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Is knowledge management the future of HR?

This article appears in the issue April 1999 [Volume 8, Issue 4]


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Creating a sharing culture becomes primary task

During the past 18 months, I’ ve spoken with a number of HR managers who are astounded by the amount of executive interest in the emerging discipline of knowledge management. Most of the reaction I’ ve received within the HR community involves senior management interest in developing ways to implement knowledge sharing programs that provide sustainable competitive advantage.

Listening to those senior executives, it becomes apparent that two issues are driving the need to implement KM programs: In this emerging knowledge economy, KM is a necessity for any organization that wishes to remain competitive, and/or the competition has allocated budgets and personnel to develop an internal KM program.

In many cases, KM has emerged as a key lever in strategic planning. In other organizations, IT executives have found that leading the effort to develop an infrastructure that allows the free exchange of employee experience and expertise has expanded their role outside traditional limits. Because KM results in the creation of an information infrastructure providing solid, measurable benefits to the organization, many senior IT managers have experienced an increase in their ability to influence strategic decisions. KM has provided a quantifiable method of measuring the contribution of IT to the entire organization.

The emergence of the HR executive

A similar trend is now emerging within human resource management. While the involvement of IT is critical to any successful KM program, it is becoming increasingly apparent that HR plays an equal, if not more important, role in designing a system to share employee knowledge. The establishment of a sophisticated infrastructure that allows knowledge to be collected and disseminated across an organization can only benefit those who understand the advantages it provides. HR managers who realize the value of KM can provide the cultural direction needed to ensure success.

Barnett’ s (www.barnettinternational .com) Knowledge Management Group has conducted a number of employee focus groups across a variety of industries. That research makes it clear that employees will not share knowledge and expertise until they believe they will be rewarded for it. To maximize the value of knowledge sharing, employees must understand the following:

  • the benefits that sharing knowledge and experience provide to them as individuals,
  • the advantages that will be gained to the organization as a whole,
  • senior management recognizes the sharing of knowledge,
  • knowledge sharing has become an integral part of every employee’ s daily function,
  • a compensation/reward system is in place to recognize and promote employees who adopt that new behavior.

Many companies expend resources developing a corporate culture of sharing knowledge and experience. Leveraging that investment, successful HR managers recognize that unlike fixed assets, the intellectual assets contained in the minds of employees are the only assets that gain value every time they’ re used. The most creative and innovative employees have always been the highest in demand and cause the greatest loss in value when lured to a competitor, and companies that fail to capture their employees’ collective knowledge suffer the loss of that wisdom every time an employee walks out the door.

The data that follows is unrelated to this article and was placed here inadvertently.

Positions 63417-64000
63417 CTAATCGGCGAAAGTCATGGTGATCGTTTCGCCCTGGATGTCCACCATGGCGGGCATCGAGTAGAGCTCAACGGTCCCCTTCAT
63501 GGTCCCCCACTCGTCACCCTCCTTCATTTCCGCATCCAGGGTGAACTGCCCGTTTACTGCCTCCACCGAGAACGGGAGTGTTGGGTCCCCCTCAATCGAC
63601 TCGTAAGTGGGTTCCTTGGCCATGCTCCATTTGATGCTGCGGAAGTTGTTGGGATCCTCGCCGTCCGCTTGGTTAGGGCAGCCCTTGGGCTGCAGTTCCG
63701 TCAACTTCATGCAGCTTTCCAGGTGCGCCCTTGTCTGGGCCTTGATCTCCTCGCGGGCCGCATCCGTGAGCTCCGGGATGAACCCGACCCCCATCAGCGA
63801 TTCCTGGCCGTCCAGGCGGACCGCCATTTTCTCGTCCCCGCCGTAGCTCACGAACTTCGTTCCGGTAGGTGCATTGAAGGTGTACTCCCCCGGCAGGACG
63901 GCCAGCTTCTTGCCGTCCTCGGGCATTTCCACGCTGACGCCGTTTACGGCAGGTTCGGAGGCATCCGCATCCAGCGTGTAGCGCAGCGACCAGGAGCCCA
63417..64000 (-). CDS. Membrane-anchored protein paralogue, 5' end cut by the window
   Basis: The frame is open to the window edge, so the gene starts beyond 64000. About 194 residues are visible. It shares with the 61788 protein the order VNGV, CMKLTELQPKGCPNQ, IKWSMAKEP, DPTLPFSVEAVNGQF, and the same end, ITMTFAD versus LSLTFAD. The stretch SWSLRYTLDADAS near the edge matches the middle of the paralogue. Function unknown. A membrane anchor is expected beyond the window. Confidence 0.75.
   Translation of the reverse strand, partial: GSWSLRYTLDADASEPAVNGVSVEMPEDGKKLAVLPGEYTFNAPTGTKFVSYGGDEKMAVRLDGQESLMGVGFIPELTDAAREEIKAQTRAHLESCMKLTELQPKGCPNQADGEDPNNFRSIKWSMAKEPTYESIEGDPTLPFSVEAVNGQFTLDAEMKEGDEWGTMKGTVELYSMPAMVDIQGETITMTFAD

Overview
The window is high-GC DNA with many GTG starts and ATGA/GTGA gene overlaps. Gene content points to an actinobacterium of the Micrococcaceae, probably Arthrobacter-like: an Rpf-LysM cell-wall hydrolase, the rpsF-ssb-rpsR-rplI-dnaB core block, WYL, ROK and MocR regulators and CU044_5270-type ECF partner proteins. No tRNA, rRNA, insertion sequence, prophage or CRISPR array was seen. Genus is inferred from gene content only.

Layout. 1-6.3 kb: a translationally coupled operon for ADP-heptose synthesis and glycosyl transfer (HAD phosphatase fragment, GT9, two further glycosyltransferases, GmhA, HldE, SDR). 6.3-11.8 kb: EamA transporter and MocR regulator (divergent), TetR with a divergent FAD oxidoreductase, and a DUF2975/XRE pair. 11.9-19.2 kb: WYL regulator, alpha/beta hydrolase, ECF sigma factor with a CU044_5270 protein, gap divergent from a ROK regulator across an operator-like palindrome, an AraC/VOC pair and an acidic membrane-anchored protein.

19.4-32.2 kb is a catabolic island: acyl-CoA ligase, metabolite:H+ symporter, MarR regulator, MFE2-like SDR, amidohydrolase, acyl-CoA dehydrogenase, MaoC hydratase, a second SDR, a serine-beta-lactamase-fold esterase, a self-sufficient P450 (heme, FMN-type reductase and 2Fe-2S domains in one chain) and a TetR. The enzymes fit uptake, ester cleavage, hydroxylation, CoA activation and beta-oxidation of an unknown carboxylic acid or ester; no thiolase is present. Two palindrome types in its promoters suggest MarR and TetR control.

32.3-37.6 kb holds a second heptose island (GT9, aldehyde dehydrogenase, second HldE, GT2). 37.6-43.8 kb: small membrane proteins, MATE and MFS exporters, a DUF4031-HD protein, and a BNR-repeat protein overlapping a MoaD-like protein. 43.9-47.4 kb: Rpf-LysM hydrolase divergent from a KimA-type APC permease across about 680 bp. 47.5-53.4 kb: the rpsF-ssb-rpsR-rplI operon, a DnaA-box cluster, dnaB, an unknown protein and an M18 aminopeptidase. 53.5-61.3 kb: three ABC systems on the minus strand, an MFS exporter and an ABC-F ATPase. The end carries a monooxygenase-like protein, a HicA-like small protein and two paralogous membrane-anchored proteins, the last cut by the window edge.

HR’ s new job

A critical factor in developing the type of knowledge transfer that will put an organization ahead of the competition is the ability to convince employees to share their expertise. That is emerging as HR’ s most important function.

The HR executive who can create and implement a process to maximize the intellectual assets of an organization will become as important to the organization as the CFO. As the knowledge economy continues to emerge, organizations, which for years have been satisfied with the status quo, will quickly realize that maximizing the value of intellectual assets is more important than maximizing fixed assets. Once that becomes apparent, what CEOs want to tell their board of directors that they’ ve done a great job managing the company’ s cash and a lousy job managing human capital?

The experience that Barnett’ s Knowledge Management Group has gained in the creation and implementation of KM initiatives has led to the development of a training program that HR can use during the implementation of a KM system. It has also been used in new hire training, training of newly promoted managers and as annual training for sales, marketing and research personnel.

Knowledge management training modules include: What is Knowledge Management, The Market for Knowledge Management, Knowledge Management Roles, Knowledge Management Technology, Intellectual vs. Fixed Capital, Knowledge Management Within the Industry (customized for each), Interactive Case Study, Sharing of Best Practices, Implementation and Glossary.

Those types of formulized training programs are only one step in helping human resources create a knowledge sharing culture within an organization. Another activity that is useful in ensuring maximum value is a review of compensation systems to identify the existence of barriers that might stifle the sharing of knowledge. A number of firms have changed their interviewing process to more accurately identify prospective employees who will easily adapt and flourish in an organization that seeks to maximize collaboration.


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